Russia’s dismantlement facilities are currently able to dispose of 300,000 to 350,000 tons of such munitions a year, but they need to get rid of 1.5 million tons a year to meet the deadline, said Alexander Kochkin, Deputy Head of the Ministry’s Arms and Ammunition Department.
Russia has abandoned dismantlement by detonation due to a series of accidents at disposal facilities. Oleg Bochkaryov, Deputy Head of the Military-Industrial Commission, said Wednesday that no efficient alternative to detonation had yet been found.
Russian Defense Minister Sergei Shoigu said the same day that he expected a NATO-Russia project on disposal and recycling of surplus, obsolete and unstable munitions in Russia’s westernmost region, Kaliningrad, would begin working next year.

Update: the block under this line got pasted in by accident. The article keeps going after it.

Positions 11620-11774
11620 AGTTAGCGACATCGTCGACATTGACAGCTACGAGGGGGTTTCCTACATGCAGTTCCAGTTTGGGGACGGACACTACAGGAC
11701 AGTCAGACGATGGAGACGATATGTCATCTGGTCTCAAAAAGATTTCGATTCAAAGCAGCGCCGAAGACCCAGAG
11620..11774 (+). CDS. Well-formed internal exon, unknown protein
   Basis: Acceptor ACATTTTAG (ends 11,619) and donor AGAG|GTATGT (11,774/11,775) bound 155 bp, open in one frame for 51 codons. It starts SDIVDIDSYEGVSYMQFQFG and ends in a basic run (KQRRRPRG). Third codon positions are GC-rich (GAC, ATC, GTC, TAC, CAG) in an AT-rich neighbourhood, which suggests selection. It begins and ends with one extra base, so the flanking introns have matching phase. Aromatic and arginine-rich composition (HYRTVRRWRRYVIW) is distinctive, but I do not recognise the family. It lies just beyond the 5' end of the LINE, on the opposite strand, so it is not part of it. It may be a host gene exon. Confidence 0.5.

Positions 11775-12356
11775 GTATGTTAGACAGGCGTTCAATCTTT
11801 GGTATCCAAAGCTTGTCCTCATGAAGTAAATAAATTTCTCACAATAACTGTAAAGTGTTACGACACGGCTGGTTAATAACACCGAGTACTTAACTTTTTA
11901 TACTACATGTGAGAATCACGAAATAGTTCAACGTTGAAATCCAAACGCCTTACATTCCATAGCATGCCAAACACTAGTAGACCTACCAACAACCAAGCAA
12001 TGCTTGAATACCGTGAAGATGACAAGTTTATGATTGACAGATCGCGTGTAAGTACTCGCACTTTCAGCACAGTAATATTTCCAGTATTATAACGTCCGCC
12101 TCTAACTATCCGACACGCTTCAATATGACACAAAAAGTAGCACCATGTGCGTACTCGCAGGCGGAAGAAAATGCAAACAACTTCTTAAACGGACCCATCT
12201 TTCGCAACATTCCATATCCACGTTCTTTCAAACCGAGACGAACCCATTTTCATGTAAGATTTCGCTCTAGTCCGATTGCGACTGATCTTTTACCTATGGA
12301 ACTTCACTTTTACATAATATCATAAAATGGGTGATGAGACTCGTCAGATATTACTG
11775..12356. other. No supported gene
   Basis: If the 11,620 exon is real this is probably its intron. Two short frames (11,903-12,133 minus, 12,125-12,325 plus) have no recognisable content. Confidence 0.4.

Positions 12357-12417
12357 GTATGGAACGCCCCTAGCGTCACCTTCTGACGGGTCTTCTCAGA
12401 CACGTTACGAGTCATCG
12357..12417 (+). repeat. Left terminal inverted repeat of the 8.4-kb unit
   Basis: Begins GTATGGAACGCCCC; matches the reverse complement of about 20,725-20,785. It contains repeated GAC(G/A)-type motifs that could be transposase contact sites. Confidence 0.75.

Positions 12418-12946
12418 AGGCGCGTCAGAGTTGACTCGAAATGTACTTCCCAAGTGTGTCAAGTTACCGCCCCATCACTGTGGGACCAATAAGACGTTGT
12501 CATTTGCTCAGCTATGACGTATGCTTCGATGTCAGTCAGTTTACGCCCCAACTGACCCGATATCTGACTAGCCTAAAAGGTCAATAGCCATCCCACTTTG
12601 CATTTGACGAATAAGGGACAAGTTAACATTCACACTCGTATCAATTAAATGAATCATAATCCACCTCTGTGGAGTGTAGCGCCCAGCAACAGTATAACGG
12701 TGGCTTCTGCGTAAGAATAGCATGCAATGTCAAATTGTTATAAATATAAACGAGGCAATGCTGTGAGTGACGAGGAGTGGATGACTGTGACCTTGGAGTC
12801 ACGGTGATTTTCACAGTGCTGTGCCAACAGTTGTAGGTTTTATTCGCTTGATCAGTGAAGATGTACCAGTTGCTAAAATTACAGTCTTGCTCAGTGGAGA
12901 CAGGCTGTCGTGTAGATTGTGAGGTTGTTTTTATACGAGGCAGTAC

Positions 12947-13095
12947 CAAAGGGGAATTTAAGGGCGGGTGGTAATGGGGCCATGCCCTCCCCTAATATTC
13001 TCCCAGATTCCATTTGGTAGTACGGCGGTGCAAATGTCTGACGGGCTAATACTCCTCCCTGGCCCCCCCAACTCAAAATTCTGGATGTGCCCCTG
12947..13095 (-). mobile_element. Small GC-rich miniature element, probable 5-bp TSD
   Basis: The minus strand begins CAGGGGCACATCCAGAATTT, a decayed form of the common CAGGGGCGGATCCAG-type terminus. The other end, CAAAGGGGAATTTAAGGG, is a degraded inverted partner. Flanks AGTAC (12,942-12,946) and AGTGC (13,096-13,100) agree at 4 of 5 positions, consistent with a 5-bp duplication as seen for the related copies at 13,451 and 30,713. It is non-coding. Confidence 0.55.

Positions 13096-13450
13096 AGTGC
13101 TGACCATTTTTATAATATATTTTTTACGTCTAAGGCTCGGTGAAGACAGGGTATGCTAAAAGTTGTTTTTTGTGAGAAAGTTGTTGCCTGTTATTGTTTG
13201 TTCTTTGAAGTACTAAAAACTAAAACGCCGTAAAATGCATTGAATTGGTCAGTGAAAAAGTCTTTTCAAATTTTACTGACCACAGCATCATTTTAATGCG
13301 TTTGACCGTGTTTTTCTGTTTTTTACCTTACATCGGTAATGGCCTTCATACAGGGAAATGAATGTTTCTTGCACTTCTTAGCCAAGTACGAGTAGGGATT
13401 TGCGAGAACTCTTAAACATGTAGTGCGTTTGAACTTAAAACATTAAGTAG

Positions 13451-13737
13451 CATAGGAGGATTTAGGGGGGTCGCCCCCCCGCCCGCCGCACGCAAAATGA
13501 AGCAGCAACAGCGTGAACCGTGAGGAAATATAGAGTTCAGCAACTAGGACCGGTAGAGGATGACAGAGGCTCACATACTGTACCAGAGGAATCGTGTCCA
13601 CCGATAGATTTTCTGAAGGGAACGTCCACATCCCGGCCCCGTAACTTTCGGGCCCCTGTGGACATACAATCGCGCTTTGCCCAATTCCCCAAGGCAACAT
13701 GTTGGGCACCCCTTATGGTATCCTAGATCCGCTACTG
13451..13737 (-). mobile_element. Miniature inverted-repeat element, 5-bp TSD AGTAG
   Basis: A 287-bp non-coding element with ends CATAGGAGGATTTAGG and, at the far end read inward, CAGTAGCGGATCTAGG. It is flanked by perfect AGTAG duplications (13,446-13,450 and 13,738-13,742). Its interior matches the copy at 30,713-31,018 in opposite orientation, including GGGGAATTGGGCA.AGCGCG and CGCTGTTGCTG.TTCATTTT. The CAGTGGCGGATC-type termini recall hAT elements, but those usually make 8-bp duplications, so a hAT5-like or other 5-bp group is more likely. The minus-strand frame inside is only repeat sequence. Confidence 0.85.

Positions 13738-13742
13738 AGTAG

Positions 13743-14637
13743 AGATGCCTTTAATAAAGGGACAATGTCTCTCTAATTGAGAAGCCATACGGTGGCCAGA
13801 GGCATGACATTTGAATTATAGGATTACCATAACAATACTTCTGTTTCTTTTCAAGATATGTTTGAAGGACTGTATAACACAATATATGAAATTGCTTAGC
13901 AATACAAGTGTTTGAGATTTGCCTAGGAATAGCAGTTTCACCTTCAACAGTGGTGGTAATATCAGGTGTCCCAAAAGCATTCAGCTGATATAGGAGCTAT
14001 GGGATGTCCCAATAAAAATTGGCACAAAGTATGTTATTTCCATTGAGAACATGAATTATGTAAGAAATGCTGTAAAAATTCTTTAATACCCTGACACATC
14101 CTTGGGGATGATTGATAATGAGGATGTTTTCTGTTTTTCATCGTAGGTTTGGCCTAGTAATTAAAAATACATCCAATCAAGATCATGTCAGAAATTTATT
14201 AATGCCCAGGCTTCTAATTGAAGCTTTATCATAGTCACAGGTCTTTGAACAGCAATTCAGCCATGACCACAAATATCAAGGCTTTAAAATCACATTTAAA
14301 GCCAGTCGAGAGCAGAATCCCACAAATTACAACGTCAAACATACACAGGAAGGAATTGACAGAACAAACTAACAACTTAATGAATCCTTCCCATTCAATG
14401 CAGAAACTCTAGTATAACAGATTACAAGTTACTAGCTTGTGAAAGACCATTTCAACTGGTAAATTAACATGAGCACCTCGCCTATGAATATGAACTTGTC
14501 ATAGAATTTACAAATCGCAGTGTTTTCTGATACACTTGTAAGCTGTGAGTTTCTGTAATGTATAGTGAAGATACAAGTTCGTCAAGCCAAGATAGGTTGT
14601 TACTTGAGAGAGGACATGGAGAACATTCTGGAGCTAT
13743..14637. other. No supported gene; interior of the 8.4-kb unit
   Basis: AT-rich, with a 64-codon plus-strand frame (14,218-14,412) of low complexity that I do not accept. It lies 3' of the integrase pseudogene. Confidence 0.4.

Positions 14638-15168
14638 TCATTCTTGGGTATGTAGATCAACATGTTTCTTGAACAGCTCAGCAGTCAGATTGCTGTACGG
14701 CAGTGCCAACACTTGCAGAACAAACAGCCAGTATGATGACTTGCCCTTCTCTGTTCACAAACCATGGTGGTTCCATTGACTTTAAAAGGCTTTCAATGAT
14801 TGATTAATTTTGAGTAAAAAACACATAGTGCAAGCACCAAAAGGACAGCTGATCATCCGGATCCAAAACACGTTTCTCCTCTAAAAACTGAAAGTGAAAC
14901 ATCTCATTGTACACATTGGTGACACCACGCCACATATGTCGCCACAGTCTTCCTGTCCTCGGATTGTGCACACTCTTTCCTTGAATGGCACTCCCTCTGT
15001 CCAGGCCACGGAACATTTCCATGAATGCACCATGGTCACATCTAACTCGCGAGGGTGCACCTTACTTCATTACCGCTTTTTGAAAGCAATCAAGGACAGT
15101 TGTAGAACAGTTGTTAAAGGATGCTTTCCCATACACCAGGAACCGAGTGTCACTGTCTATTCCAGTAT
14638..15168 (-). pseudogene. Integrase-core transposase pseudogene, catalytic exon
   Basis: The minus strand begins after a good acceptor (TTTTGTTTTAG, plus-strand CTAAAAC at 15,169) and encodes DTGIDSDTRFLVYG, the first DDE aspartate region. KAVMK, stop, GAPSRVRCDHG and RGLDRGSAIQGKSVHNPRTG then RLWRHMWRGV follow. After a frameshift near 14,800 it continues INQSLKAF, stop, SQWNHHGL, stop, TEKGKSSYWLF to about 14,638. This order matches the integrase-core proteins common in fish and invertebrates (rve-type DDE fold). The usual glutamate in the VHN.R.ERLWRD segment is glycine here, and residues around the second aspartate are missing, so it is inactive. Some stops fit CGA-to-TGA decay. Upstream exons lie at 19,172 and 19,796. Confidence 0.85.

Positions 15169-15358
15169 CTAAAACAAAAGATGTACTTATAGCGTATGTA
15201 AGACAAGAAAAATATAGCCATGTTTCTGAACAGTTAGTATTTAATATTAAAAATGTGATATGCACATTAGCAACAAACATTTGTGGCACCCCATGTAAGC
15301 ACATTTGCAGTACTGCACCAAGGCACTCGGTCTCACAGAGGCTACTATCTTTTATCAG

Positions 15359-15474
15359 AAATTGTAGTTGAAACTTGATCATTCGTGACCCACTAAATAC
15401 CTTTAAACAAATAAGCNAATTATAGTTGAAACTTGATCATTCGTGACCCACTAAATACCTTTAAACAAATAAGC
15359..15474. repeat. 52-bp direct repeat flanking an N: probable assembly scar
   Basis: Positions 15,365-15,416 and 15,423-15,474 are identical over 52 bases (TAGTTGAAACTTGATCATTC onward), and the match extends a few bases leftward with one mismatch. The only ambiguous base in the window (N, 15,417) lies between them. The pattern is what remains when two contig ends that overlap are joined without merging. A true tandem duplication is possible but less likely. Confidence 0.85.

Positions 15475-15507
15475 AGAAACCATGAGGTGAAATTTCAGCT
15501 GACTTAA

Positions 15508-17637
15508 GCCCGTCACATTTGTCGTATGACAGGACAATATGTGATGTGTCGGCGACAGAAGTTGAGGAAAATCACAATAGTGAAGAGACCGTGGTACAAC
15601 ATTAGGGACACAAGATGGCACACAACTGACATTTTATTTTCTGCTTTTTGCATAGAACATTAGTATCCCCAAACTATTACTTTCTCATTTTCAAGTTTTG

Russian Foreign Minister Sergei Lavrov said in May that the country was already “reducing the number of arms and ammunition” in the Kaliningrad Region, with “several hundred tanks and artillery systems withdrawn from there in recent years.”
The Russian Armed Forces are in the midst of a major program of reform, including a gradual transition to an all-volunteer makeup, organizational changes and re-equipment with modern weapons.